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Human Physiology/Senses - Saylor

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  • Human Physiology/Senses 1

    Human Physiology/Senses The Nervous System Human Physiology The Muscular System

    Homeostasis Cells Integumentary Nervous Senses Muscular Blood Cardiovascular Immune Urinary Respiratory Gastrointestinal Nutrition Endocrine Reproduction(male) Reproduction(female) Pregnancy Genetics Development



    Are the physiological methods of perception. The senses and their operation, classification, and theory areoverlapping topics studied by a variety of fields. Sense is a faculty by which outside stimuli are perceived.

    What are Senses?We experience reality through our senses. A sense is a faculty by which outside stimuli are perceived. Manyneurologists disagree about how many senses there actually are due to a broad interpretation of the definition of asense. Our senses are split into two different groups. Our exteroceptors detect stimulation from the outsides of ourbody. For example smell, taste,and equilibrium. The interoceptors receive stimulation from the inside of our bodies.For instance, blood pressure dropping, changes in the gluclose and Ph levels. Children are generally taught that thereare five senses (sight, hearing, touch, smell, taste). However, it is generally agreed that there are at least sevendifferent senses in humans, and a minimum of two more observed in other organisms. Sense can also differ from oneperson to the next. Take taste for an example: what may taste great to one person will taste awful to someone else.This all has to do with how the brain interprets the stimuli that are received.

    ChemoreceptionThe senses of gustation (taste) and olfaction (smell) fall under the category of chemoreception. Specialized cellsact as receptors for certain chemical compounds. As these compounds react with the receptors, an impulse is sent tothe brain and is registered as a certain taste or smell. Gustation and olfaction are chemical senses because thereceptors they contain are sensitive to the molecules in the food we eat, along with the air we breath.

    Gustatory SystemIn humans, the sense of taste is transduced by taste buds and is conveyed via three of the twelve cranial nerves.Cranial nerve VII, the facial nerve, carries taste sensations from the anterior two thirds of the tongue (excluding thecircumvallate papillae, see lingual papilla) and soft palate. Cranial nerve IX the glossopharyngeal nerve carries tastesensations from the posterior one third of the tongue (including the circumvallate papillae). Also a branch of thevagus nerve carries some taste sensations from the back of the oral cavity (i.e. pharynx and epiglottis). Informationfrom these cranial nerves is processed by the gustatory system. Though there are small differences in sensation,which can be measured with highly specific instruments, all taste buds can respond to all types of taste. Sensitivity toall tastes is distributed across the whole tongue and indeed to other regions of the mouth where there are taste buds(epiglottis, soft palate).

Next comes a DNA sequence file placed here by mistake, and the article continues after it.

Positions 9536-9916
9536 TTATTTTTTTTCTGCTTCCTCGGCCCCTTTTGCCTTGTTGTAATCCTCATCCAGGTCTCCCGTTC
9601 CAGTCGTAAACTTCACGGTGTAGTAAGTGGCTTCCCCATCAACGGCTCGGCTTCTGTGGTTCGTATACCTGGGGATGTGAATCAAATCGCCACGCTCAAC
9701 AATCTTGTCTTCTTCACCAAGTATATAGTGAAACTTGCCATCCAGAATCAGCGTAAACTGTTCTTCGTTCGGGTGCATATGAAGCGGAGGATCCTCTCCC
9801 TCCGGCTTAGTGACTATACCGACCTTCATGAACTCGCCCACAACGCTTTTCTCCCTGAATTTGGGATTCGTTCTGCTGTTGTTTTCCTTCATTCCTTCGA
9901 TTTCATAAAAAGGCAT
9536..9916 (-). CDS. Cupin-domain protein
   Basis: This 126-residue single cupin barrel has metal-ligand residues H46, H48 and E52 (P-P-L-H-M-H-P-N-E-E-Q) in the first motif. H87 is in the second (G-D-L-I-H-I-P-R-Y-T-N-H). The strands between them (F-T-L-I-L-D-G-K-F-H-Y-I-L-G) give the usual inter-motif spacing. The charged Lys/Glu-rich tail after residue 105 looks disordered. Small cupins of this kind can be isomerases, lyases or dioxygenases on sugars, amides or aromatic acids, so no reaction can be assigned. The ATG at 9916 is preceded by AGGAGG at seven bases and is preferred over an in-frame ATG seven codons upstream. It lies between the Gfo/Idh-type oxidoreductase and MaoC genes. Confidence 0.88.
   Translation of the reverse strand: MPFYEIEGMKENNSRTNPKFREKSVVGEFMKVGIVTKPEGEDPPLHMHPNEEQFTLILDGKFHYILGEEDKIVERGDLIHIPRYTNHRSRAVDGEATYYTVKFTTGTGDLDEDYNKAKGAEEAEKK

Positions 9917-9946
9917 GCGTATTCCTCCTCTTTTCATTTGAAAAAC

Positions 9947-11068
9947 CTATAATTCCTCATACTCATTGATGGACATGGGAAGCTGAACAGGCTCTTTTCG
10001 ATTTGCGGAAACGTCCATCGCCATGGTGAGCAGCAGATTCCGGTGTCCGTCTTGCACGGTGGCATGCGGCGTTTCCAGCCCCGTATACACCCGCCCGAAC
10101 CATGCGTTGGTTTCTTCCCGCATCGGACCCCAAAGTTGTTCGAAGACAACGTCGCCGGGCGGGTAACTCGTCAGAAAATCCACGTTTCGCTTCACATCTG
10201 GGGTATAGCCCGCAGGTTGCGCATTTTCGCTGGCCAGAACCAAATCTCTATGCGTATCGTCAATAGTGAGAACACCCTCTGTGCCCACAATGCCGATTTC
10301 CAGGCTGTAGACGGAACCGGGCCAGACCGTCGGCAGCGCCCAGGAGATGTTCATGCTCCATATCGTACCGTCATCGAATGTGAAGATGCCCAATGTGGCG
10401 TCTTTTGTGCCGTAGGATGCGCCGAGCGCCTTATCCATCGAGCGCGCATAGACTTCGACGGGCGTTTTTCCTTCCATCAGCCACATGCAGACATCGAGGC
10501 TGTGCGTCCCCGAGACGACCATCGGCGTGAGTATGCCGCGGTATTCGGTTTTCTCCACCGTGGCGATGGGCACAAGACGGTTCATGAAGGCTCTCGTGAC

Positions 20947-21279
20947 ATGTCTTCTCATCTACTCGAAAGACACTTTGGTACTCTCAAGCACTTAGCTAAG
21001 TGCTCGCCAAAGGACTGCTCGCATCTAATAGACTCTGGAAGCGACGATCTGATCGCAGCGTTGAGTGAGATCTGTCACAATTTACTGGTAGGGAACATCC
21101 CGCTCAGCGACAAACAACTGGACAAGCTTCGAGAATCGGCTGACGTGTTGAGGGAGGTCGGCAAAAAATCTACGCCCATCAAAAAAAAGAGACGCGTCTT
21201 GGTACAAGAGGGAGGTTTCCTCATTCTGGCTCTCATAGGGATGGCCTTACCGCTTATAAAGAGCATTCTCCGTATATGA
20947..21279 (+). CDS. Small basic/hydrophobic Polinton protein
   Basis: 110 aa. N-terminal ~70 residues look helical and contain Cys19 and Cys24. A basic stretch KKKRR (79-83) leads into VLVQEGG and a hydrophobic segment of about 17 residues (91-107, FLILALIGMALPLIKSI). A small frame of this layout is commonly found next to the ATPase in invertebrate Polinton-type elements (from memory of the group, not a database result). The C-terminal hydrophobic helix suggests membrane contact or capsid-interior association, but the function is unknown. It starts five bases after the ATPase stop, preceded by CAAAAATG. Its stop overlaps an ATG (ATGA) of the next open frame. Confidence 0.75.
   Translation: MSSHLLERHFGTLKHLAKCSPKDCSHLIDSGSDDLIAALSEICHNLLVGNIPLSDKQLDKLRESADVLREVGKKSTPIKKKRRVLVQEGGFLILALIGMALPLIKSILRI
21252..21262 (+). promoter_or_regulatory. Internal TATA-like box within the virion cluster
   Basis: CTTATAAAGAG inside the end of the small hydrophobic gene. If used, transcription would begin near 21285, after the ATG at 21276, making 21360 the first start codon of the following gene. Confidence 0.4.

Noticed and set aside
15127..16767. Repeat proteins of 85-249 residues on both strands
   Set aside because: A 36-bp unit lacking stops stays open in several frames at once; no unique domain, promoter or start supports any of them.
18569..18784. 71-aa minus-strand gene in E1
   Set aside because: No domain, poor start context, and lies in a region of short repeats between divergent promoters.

• Human Physiology/Senses 2


    Papilla are specialized epithelial cells. There are four types of papillae: filiform (thread-shape), fungiform(mushroom-shape), foliate (leaf-shape), and circumvallate (ringed-circle). All papillae except the filiform have tastebuds on their surface. Some act directly by ion channels, others act indirectly. Fungiform papillae - as the name suggests, are slightly mushroom shaped if looked at in section. These are

    present mostly at the apex (tip) of the tongue. Filiform papillae - these are thin, longer papillae that don't contain taste buds but are the most numerous. These

    papillae are mechanical and not involved in gustation. Foliate papillae - these are ridges and grooves towards the posterior part of the tongue. Circumvallate papillae - there are only about 3-14 of these papillae on most people and they are present at the